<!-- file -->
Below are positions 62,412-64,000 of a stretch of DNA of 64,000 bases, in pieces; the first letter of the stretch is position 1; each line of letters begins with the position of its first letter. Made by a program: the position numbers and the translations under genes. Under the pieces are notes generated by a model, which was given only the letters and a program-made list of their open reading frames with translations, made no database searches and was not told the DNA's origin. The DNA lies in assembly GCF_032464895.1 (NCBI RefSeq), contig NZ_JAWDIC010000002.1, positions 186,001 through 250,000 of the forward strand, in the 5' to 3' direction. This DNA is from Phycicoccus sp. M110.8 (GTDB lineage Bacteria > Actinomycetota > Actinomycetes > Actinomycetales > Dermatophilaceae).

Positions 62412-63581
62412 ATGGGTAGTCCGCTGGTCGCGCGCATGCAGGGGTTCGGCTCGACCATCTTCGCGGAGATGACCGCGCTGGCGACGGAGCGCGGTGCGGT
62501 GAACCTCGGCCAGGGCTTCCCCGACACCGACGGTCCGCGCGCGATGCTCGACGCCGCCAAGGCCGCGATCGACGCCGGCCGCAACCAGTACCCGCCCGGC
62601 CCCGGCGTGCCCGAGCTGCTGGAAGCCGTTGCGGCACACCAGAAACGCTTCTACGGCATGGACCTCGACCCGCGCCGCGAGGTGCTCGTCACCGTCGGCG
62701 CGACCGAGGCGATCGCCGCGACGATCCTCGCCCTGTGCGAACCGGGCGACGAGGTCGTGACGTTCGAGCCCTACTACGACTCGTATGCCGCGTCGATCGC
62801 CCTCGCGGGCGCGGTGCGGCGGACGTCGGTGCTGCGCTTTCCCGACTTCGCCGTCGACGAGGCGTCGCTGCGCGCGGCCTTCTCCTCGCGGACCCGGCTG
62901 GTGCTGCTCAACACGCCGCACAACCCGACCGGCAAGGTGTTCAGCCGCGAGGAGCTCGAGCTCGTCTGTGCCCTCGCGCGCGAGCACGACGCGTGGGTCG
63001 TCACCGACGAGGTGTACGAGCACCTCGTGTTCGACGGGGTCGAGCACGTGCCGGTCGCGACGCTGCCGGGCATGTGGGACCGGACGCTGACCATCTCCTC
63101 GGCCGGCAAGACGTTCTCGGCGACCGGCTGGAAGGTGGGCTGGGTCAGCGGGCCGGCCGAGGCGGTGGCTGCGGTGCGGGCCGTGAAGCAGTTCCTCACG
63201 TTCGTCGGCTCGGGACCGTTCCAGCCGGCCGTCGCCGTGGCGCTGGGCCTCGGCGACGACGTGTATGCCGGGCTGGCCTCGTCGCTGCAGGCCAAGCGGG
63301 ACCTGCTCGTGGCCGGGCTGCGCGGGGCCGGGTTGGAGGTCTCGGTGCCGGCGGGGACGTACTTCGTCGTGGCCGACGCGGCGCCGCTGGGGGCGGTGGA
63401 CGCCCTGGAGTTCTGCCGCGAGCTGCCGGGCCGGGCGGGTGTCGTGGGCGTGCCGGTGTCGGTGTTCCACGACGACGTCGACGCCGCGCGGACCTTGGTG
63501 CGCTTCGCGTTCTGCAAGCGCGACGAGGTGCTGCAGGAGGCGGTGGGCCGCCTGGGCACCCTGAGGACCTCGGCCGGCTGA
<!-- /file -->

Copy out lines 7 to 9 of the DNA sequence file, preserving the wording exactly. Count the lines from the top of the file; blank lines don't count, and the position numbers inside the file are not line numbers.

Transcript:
62801 CCTCGCGGGCGCGGTGCGGCGGACGTCGGTGCTGCGCTTTCCCGACTTCGCCGTCGACGAGGCGTCGCTGCGCGCGGCCTTCTCCTCGCGGACCCGGCTG
62901 GTGCTGCTCAACACGCCGCACAACCCGACCGGCAAGGTGTTCAGCCGCGAGGAGCTCGAGCTCGTCTGTGCCCTCGCGCGCGAGCACGACGCGTGGGTCG
63001 TCACCGACGAGGTGTACGAGCACCTCGTGTTCGACGGGGTCGAGCACGTGCCGGTCGCGACGCTGCCGGGCATGTGGGACCGGACGCTGACCATCTCCTC